Whanganui - Guide for Backpackers© NZPocketGuide.com
Whanganui - Guide for Backpackers

Whanganui – Guide for Backpackers

© NZPocketGuide.com
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Article Single Pages© NZPocketGuide.com
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What to Do in Whanganui for Backpackers

No wonder so many backpackers love spending a while in Whanganui! There are a wealth of jobs in the area to save a bit of money for your travels such as WWOOFing and picking, yet you are right here in the centre of all those city conveniences. What the city prides itself on the most is its fascinating Maori and European settler history which you can still see well-preserved in the city’s buildings. You’ll catch a true sense of preserved history which is not so easy to find elsewhere in New Zealand.

Whanganui not only sits on the banks of one of New Zealand’s most famous rivers, the Whanganui River, but it also sits on some beautiful long-stretching beaches lined with driftwood. You’ll find sections of the beaches that are great for relaxing, while there’s always room for adventure in the sand dunes or on the surf waves.

Things You Can’t Miss in Whanganui

  • Check out Victoria Avenue for its shopping and historic architecture
  • Walk the tunnel to the Durie Hill Elevator then climb the Durie Hill Tower!
  • Visit the stunning Kai Iwi Beach
  • Watch the insane amount of birds at Virginia Lake
  • Take a road trip along the scenic Whanganui River Road.

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Historical Whanganui

What’s striking about Whanganui city is the preservation of the historical buildings. Victoria Avenue, the main street of Whanganui, is lined with colourful buildings of all shapes and sizes dating to the late 1800s.

Although walking the streets of Wanganui is like walking back in time, a mock-up of the city streets of early Wanganui can be found in the free-entry Whanganui Regional Museum. Displaying relics from the early European settlers, the mock-up street exhibition gives a refreshing way to show what life was like for early pioneers of frozen meat exportation. The Maori history, one that started with the Ngati Tupoho iwi (tribe), is best shown in the Maori exhibition. See three huge wakas (canoes) salvaged from the banks of the Whanganui River long ago, as well as many other traditional Maori tools and weapons.

Maori carvings can be found all around the city of Whanganui, such as in the entrance to the Durie Hill Elevator, with many faces carved into poles leading to the 213m (699ft) tunnel.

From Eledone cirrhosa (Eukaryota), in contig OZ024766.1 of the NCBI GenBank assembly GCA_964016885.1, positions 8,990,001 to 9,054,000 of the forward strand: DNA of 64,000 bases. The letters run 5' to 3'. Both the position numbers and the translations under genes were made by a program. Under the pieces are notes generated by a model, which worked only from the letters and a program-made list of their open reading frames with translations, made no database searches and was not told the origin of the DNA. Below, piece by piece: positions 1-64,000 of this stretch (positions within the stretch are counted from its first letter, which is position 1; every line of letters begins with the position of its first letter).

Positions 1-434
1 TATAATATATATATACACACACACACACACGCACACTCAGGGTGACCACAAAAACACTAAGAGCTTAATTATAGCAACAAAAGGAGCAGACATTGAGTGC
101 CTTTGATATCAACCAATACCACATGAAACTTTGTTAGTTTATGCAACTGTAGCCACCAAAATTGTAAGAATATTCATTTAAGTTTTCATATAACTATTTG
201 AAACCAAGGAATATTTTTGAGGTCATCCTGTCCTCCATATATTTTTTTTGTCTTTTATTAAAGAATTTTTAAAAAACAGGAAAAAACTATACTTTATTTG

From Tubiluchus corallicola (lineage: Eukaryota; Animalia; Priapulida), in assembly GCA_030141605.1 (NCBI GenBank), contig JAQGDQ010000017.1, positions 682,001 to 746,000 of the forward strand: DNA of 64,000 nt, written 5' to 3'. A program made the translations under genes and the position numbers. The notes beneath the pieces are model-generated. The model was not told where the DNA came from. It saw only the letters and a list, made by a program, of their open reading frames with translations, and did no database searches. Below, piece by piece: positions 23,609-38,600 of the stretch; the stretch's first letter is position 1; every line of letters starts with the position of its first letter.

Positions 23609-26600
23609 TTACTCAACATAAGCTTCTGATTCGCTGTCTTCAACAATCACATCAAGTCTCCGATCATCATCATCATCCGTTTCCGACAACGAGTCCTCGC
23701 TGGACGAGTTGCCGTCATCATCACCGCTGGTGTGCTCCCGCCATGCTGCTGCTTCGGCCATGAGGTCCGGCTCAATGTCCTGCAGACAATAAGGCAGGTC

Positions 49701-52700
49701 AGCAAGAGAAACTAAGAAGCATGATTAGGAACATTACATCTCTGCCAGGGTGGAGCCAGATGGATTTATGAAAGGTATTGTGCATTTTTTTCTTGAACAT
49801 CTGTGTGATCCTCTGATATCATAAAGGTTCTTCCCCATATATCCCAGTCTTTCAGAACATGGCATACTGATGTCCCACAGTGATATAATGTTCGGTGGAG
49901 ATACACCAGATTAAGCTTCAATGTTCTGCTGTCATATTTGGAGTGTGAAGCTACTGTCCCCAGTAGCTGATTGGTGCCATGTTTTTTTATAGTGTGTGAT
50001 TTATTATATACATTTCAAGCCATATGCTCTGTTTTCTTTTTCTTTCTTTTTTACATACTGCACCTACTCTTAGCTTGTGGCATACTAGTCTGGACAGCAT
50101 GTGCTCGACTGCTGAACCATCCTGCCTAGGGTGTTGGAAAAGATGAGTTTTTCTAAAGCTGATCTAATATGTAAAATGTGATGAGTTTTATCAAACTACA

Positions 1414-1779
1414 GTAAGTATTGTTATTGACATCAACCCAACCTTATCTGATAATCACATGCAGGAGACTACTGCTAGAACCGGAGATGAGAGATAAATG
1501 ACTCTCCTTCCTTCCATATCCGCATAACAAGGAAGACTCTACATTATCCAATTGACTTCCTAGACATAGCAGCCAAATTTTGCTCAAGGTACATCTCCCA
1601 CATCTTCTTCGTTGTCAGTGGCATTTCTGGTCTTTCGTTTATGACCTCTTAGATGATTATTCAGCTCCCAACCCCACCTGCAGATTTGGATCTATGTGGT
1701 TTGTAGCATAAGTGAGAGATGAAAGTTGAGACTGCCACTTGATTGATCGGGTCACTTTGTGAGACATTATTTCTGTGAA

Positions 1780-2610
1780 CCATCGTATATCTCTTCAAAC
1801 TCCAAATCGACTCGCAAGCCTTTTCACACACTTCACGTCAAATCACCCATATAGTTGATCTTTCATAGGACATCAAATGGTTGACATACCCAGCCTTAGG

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Whanganui’s Towers

It’s hard to miss the towers dotted about Whanganui. Some of which offer amazing vantage points of the city, the Whanganui River and beyond to the central North Island volcanoes!

Durie Hill Tower

A trip to the Durie Hill Tower is not complete without making your own way to the top of Durie Hill (and that’s before climbing the steps of the tower). From Victoria Avenue, go straight across the City Bridge. Either take the steep climb up the steps or take the iconic Durie Hill Elevator. The entrance to elevator is an experience in itself, first passing the carved Maori poles, then walking down a ridiculously straight 213m (699ft) tunnel. Then take the historic Durie Hill Elevator to the top of the hill. The fee is around NZ$2 per person, cash only. Once you reach the top, you are at the base of the memorial tower. The best time to climb the 176-step spiral staircase to the top is during sunset to get unmatched views of the city and outer landscape.

Bastia Hill Water Tower

Another tower worthy of a photograph is the Bastia Hill Water Tower. Although you can’t climb to the top, the unusual structure is a view in itself. To get there, walk up Georgetti Road passing a historic brickworks turned furniture studio. Once you reach the water tower, take your photos and prepare some great scenic views on the way back down Wairere Road.

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Beaches in Whanganui

If you haven’t had enough sight of water in the Whanganui River or even the mere presence of water from the cities water towers, then maybe the beaches will just give you that water fix. Surfers will find the best breaks on the Whanganui River mouth, along South Beach, and at the north of the river mouth at Castlecliff Bridge.

Castlecliff Beach

Time your visit at low tide to walk to the far cliffs of Castlecliff Beach. Otherwise, this is a popular swimming beach in summer. Castlecliff Beach is about a 10-minute drive from the city centre.

South Beach

Whanganui’s extreme beach: you can only access this super long stretch of sand by 4×4. Otherwise, parking is possible from a gravel road just off Airport Road on the banks of the Whanganui River, then walking over the sand dunes to the beach. Surfing is only advised if you are experienced, as this is not a patrolled area.

Kai Iwi Beach

Often described as the most scenic beach in Whanganui, this is a popular swimming beach in summer. It is well worth the 20-minute drive to the beach along State Highway 3 then turning off Rapanui Road to the beach.